Dominant Position Abuse by Energy Transmission Systems

Opinion: Abuse of Dominant Position by Energy Transmission Systems Operators

(Article published in the newspaper “Kathimerini” on February 11, 2012)

Major developments and many structural changes take place for energy companies and
mainly for the transmission systems owners and operators (TSOs). The networks
constitute the basic requirement for the existence of competition, since their users, i.e.
electricity and gas production and supply companies, depend on their existence and
expansion, in order to exercise their activities effectively, under competition conditions
in the local Greek and other European markets. Companies owning or operating such
networks do not face directly competition in the market of their own network, where
they operate as natural monopolies, but more than this, they have been imposed with the
responsibility to protect competition in production and supply markets. Basically the
TSOs, who belong to vertically integrated companies, have the capability and the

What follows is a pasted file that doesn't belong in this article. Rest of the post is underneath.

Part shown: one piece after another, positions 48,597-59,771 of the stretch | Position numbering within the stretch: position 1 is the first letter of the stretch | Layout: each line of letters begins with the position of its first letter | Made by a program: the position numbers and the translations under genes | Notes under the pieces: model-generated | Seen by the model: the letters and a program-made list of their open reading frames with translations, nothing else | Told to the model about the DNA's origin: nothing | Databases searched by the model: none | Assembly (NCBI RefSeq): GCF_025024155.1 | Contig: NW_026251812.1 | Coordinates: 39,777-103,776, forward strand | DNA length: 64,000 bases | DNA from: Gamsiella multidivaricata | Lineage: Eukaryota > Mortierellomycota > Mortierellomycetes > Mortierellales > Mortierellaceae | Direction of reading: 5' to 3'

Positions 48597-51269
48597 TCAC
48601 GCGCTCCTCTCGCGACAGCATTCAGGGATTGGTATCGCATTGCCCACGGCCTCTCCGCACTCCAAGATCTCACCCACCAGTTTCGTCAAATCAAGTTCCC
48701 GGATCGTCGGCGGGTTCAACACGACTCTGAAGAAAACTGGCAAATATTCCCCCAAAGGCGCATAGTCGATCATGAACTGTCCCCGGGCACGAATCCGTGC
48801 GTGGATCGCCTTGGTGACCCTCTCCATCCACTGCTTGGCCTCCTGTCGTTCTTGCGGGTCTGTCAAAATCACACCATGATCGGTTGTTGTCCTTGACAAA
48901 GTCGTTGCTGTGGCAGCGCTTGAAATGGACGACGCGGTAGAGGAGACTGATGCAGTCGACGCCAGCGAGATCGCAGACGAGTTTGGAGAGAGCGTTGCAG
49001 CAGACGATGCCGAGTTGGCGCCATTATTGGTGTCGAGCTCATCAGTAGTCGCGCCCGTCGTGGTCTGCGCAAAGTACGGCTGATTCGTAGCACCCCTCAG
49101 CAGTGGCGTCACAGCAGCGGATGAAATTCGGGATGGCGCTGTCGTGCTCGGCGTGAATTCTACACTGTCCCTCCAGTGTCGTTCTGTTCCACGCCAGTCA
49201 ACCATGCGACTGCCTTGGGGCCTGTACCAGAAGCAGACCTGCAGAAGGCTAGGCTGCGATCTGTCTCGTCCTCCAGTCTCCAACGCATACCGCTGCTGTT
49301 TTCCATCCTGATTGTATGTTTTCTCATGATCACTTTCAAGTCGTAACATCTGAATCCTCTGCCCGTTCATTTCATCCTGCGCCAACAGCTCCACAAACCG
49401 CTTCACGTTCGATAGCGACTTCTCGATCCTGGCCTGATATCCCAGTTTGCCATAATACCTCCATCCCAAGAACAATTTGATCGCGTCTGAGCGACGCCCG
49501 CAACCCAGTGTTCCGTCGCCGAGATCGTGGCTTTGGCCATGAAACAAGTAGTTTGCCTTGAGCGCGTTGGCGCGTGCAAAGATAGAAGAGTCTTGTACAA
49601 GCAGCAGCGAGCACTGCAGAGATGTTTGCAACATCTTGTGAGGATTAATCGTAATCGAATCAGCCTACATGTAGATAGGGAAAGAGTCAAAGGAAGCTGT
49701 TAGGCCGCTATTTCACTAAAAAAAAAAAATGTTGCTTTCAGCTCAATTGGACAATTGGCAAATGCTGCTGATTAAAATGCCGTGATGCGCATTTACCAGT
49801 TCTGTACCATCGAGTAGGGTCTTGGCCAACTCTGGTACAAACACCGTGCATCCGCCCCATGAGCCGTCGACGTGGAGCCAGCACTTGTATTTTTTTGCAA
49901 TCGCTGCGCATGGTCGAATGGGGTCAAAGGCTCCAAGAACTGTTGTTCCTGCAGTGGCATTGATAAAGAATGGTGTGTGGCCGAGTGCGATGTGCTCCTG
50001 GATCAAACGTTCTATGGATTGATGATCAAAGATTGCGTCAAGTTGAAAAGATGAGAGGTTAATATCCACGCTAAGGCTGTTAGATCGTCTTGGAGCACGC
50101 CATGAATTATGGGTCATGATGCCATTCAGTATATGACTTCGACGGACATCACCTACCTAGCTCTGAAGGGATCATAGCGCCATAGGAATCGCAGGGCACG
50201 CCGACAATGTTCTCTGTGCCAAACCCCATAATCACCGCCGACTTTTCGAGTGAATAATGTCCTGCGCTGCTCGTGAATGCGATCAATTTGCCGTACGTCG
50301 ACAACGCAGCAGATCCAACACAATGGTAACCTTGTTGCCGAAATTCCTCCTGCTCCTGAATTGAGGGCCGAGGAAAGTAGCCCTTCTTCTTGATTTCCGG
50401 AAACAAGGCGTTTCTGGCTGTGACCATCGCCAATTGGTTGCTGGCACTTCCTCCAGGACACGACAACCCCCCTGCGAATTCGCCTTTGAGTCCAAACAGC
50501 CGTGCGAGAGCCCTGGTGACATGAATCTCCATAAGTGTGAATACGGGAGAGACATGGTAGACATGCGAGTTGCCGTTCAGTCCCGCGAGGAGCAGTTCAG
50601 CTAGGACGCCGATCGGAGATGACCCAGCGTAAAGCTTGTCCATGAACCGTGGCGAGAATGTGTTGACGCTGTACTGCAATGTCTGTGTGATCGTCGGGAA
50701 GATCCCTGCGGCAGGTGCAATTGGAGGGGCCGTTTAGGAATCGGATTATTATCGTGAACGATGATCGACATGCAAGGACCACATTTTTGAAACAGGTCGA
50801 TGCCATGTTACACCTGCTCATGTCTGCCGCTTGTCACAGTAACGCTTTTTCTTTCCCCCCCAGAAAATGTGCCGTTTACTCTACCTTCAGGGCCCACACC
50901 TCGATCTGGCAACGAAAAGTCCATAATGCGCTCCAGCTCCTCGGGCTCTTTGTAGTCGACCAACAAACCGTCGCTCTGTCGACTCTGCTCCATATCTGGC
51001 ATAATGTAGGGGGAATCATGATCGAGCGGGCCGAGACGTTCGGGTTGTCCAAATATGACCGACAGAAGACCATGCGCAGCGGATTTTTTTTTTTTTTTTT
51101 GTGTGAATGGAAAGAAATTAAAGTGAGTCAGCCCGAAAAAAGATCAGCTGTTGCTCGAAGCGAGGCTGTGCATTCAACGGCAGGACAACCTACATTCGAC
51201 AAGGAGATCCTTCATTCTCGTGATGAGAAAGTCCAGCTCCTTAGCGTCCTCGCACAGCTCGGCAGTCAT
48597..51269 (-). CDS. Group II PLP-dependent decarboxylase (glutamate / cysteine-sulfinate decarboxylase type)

motive to abuse their dominant position in favor of the affiliated production and supply
companies and to the detriment of their competitors and the consumers.

In the last few years, cases of dominant position abuse by TSOs have been increasingly
and firmly handled by the Commission of the European Union, which gathered
evidence on the anti-competitive behavior of major energy companies resulting to
structural remedies offered by the latter to the Commission. Such an abuse was based,
among others, on the denial by the TSOs of network access to third parties, competitors
of the vertically integrated company, on the imposition of unduly high access fees and
network usage fees, on omitting of taking proper congestion management measures or
the lack of investments in the networks in order to cover future user needs.

Following intervention by the Commission, major energy companies, such as the
German ones RWE and E.ON, have been obliged to sell their networks, the former its
high-pressure gas transmission system and the latter its electricity transmission system,
to independent investors, so as to appease the Commission’s competition concerns
regarding the discretionary treatment of competitors in the production and supply chain.
The sale procedures has been completed, while RWE received a price of 500 million
euro and E.ON over 1 billion euro, according to the German press. In view of these
developments, other large companies have also sold their networks, such as Vattenfall,
while RWE has additionally sold its electricity transmission network.


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